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Smell of gas 'immediately obvious' at coin collector's flat, neighbour tells murder trial jury

PUBLISHED: 17:46 19 February 2019

Colchester coin collector Gordon McGhee Picture: ESSEX POLICE

Colchester coin collector Gordon McGhee Picture: ESSEX POLICE

Essex Police

A neighbour of a Colchester coin collector allegedly murdered by a fellow enthusiast has described her shock at finding his body on his bedroom floor.

Melissa McGrory told a jury at Ipswich Crown Court that she walked into 52-year-old Gordon McGhee’s flat after not getting a reply when she knocked on his door – and immediately noticed the smell of gas.

She went into the kitchen and found all the knobs on Mr McGhee’s cooker were “turned up full blast” but none of them were lit.

She opened some windows and as she walked out of the kitchen she saw Mr McGhee’s body lying on the bedroom floor next to his bed.

She said she was in shock and couldn’t believe what she was seeing and had run to another neighbour’s flat.

An ambulance was called and when Miss McGrory went back into Mr McGhee’s flat she touched him and established that he wasn’t breathing. She noticed blood and had also seen a burnt cloth in the hallway. Before the court is Danny Bostock, 32, of Berberis Walk, Colchester, who has denied murdering Mr McGhee and attempted arson being reckless as to whether life would be endangered in the early hours of August 22 last year.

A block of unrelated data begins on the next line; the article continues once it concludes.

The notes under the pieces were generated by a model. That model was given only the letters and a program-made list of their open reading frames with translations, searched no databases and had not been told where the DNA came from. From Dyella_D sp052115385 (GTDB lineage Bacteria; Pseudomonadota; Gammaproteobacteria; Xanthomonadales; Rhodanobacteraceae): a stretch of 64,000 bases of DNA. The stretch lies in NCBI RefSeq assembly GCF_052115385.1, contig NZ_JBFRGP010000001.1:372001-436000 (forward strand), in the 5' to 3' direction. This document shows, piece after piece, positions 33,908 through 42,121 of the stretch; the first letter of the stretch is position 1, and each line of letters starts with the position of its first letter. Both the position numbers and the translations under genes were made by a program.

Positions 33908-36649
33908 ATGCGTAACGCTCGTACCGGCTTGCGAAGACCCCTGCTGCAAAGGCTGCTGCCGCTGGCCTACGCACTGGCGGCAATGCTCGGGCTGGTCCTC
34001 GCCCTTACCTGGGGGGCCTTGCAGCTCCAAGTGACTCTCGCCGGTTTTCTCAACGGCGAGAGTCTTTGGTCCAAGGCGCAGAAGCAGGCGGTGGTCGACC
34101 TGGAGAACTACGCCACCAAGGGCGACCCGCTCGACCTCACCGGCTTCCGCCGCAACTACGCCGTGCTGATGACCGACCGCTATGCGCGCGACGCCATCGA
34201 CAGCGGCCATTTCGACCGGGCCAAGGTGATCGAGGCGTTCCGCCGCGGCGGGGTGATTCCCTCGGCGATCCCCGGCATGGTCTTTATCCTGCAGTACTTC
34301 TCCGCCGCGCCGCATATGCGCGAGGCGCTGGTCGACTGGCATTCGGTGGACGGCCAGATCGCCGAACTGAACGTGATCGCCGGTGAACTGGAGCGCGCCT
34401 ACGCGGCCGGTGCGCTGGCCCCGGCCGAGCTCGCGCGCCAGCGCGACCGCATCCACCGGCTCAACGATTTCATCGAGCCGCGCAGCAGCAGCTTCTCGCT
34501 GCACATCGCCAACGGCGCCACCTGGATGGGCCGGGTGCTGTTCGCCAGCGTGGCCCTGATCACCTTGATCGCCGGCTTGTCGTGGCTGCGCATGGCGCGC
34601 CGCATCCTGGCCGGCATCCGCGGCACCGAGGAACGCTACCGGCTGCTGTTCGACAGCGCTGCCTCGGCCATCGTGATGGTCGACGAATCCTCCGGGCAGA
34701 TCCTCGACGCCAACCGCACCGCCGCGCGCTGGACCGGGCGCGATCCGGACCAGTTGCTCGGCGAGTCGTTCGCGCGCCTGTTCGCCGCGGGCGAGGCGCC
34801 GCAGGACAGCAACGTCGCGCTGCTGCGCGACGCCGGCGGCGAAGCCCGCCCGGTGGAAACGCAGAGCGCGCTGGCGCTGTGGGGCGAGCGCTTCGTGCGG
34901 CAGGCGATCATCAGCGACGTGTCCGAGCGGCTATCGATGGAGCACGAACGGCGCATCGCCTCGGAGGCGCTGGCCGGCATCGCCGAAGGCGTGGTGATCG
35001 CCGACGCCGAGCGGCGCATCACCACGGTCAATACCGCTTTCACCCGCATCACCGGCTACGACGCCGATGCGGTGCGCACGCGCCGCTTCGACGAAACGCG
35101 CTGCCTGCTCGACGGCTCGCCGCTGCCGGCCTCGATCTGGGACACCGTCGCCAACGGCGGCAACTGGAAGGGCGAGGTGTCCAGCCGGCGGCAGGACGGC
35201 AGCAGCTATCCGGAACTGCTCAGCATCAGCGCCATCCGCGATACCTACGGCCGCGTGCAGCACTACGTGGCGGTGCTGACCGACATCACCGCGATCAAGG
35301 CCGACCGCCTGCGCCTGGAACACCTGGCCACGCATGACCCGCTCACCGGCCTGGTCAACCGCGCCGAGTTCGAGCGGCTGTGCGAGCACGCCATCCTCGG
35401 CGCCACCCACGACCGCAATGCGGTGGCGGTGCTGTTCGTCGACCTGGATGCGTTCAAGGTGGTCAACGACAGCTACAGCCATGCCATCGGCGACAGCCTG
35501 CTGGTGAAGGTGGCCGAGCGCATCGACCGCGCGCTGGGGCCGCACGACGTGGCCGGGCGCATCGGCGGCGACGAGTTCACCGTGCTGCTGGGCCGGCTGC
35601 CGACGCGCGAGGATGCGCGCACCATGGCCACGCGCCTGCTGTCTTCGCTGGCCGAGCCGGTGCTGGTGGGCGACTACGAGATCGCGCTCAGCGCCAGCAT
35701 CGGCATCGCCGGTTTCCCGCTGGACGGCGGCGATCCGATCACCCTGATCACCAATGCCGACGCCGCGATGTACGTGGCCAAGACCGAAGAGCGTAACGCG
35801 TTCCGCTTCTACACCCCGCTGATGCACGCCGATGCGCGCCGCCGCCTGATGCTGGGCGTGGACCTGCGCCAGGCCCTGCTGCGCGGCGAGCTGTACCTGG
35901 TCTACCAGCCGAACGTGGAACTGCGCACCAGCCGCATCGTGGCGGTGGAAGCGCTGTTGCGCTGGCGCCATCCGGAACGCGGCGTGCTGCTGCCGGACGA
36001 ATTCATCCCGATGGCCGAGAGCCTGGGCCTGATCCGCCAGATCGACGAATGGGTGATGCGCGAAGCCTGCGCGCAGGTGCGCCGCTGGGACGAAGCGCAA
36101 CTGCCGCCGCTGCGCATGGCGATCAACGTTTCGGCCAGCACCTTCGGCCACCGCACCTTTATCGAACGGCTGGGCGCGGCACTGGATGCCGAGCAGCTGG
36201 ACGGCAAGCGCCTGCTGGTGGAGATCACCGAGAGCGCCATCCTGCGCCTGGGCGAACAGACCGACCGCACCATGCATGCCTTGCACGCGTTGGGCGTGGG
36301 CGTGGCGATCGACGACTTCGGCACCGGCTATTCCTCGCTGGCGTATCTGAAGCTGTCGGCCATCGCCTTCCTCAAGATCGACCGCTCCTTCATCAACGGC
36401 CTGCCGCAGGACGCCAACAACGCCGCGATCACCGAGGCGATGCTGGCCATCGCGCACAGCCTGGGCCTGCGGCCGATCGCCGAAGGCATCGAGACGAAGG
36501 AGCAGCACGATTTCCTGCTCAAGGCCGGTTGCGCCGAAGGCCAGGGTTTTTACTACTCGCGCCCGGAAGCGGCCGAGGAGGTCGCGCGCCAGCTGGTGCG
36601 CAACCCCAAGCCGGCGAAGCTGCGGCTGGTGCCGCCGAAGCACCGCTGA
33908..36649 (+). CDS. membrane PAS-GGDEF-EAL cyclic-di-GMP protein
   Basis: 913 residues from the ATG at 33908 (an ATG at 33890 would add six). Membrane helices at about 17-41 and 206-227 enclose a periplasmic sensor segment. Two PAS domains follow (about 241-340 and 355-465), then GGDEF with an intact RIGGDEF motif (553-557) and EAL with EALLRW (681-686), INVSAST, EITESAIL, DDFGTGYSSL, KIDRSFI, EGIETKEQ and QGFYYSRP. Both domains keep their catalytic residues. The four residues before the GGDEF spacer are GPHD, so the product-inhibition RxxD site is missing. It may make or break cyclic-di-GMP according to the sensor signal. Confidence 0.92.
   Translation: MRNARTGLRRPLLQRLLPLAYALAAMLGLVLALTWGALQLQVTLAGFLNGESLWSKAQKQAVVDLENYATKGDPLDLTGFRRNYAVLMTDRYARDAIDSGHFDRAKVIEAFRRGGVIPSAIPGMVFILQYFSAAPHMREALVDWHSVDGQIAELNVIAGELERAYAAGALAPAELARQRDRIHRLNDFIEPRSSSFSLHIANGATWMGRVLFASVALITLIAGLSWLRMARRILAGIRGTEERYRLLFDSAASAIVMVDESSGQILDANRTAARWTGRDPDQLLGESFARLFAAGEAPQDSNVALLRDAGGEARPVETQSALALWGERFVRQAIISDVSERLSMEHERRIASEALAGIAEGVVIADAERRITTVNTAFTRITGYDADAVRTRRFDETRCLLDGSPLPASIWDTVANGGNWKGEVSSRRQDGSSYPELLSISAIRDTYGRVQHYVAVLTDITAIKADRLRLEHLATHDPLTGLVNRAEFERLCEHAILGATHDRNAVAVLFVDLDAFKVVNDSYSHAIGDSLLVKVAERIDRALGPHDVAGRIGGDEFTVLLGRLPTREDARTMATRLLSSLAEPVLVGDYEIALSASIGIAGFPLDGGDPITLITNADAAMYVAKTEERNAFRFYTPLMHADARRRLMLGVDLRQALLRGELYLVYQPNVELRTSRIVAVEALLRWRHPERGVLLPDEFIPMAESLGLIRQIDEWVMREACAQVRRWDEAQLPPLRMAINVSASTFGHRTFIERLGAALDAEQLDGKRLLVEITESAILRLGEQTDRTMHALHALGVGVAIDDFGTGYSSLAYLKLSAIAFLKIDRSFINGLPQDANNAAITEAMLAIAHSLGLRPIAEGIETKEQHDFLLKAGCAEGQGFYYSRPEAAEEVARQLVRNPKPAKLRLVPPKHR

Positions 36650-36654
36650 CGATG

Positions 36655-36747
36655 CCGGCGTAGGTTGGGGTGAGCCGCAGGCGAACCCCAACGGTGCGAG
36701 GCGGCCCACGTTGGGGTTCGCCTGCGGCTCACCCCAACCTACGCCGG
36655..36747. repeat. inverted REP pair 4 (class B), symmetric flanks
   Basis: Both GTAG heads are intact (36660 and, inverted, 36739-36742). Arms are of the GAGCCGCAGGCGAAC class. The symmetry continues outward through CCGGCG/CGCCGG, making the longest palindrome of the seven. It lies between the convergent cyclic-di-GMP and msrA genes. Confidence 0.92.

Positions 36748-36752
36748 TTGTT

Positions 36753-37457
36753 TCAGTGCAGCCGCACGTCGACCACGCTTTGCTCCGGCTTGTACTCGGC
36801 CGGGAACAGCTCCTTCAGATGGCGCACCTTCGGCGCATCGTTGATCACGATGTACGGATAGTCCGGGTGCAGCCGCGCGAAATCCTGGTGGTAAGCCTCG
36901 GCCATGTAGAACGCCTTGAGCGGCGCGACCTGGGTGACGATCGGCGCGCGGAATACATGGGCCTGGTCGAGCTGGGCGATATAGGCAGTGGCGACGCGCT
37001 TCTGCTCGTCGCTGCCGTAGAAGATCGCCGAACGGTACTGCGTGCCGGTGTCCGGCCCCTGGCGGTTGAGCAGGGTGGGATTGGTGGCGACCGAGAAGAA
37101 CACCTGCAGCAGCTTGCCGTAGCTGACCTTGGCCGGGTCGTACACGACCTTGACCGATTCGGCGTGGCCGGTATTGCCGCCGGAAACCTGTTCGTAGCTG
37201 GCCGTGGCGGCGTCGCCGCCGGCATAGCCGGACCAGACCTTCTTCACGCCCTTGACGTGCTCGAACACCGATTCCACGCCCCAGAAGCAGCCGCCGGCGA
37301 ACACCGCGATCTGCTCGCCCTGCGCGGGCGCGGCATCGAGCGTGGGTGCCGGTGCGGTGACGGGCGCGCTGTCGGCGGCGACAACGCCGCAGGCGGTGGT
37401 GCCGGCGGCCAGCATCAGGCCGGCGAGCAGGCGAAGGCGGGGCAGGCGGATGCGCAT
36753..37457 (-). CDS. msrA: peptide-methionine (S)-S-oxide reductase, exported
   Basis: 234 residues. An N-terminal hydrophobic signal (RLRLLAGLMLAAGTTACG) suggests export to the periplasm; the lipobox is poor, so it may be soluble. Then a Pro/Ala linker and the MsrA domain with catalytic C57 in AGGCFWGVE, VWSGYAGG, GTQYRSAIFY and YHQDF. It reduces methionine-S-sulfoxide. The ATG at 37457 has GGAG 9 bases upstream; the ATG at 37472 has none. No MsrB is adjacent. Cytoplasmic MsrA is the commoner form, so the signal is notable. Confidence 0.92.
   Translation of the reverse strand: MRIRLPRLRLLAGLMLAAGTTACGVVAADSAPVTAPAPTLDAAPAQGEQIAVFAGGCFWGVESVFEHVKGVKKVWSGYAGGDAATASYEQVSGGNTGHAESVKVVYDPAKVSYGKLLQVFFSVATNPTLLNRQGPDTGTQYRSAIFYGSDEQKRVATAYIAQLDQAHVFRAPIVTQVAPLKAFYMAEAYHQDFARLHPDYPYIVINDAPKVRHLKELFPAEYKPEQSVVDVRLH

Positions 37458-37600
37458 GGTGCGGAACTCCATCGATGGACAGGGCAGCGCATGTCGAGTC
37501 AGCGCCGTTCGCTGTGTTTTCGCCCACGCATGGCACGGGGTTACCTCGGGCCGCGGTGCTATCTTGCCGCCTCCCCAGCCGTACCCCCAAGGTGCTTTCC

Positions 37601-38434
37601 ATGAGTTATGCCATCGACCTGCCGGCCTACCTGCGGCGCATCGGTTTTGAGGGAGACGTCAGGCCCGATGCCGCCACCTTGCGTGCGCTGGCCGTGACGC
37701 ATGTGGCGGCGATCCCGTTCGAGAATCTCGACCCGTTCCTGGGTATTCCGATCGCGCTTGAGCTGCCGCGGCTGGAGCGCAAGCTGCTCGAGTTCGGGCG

It has been alleged that Bostock, who was also a coin collector, murdered Mr McGhee after McGhee disturbed him during a burglary at his ground floor flat in Forest Road, Colchester.

It is also alleged that after stabbing Mr McGhee 14 times Bostock tried to cause a gas explosion at his flat by turning on the gas oven and setting light to a cloth to destroy evidence.

“He wanted to destroy his body and all traces of what he’d done,” said Andrew Jackson, prosecuting.

The court heard McGhee was a collector of rare and valuable coins, including special edition 50p pieces which bore images of Beatrix Potter characters.

Mr Jackson claimed that Bostock knew Mr McGhee, who kept his coin collection in a locked box in his flat, and shared his interest.

Miss McGrory told the court that Mr McGhee was very proud of his coin collection and had planned to leave it to his step-daughter when he died.

She said Mr McGhee had shown Bostock his coin collection and the two men had seemed to get on alright with each other.

The trial continues.

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